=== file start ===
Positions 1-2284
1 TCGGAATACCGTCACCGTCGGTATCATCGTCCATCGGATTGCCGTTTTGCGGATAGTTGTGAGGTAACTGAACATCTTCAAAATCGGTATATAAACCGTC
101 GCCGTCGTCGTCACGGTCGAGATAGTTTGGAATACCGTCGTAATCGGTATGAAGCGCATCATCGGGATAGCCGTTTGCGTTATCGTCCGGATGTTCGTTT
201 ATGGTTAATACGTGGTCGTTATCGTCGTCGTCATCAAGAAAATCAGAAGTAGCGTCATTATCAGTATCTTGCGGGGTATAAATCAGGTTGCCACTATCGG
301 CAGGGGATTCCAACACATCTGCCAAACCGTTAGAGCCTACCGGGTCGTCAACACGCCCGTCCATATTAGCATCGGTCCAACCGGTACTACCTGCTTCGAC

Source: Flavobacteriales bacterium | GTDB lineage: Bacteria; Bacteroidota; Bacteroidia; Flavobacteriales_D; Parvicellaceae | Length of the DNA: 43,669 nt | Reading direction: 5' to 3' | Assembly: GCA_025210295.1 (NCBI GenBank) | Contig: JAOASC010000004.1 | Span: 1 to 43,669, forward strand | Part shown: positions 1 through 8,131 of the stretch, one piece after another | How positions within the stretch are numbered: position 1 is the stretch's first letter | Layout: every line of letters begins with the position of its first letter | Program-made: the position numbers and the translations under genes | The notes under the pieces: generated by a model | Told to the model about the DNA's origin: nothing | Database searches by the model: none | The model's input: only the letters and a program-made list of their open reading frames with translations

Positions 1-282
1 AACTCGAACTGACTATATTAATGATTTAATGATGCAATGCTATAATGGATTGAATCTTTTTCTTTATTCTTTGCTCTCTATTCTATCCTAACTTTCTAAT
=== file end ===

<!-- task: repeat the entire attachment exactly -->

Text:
Positions 1-2284
1 TCGGAATACCGTCACCGTCGGTATCATCGTCCATCGGATTGCCGTTTTGCGGATAGTTGTGAGGTAACTGAACATCTTCAAAATCGGTATATAAACCGTC
101 GCCGTCGTCGTCACGGTCGAGATAGTTTGGAATACCGTCGTAATCGGTATGAAGCGCATCATCGGGATAGCCGTTTGCGTTATCGTCCGGATGTTCGTTT
201 ATGGTTAATACGTGGTCGTTATCGTCGTCGTCATCAAGAAAATCAGAAGTAGCGTCATTATCAGTATCTTGCGGGGTATAAATCAGGTTGCCACTATCGG
301 CAGGGGATTCCAACACATCTGCCAAACCGTTAGAGCCTACCGGGTCGTCAACACGCCCGTCCATATTAGCATCGGTCCAACCGGTACTACCTGCTTCGAC

Source: Flavobacteriales bacterium | GTDB lineage: Bacteria; Bacteroidota; Bacteroidia; Flavobacteriales_D; Parvicellaceae | Length of the DNA: 43,669 nt | Reading direction: 5' to 3' | Assembly: GCA_025210295.1 (NCBI GenBank) | Contig: JAOASC010000004.1 | Span: 1 to 43,669, forward strand | Part shown: positions 1 through 8,131 of the stretch, one piece after another | How positions within the stretch are numbered: position 1 is the stretch's first letter | Layout: every line of letters begins with the position of its first letter | Program-made: the position numbers and the translations under genes | The notes under the pieces: generated by a model | Told to the model about the DNA's origin: nothing | Database searches by the model: none | The model's input: only the letters and a program-made list of their open reading frames with translations

Positions 1-282
1 AACTCGAACTGACTATATTAATGATTTAATGATGCAATGCTATAATGGATTGAATCTTTTTCTTTATTCTTTGCTCTCTATTCTATCCTAACTTTCTAAT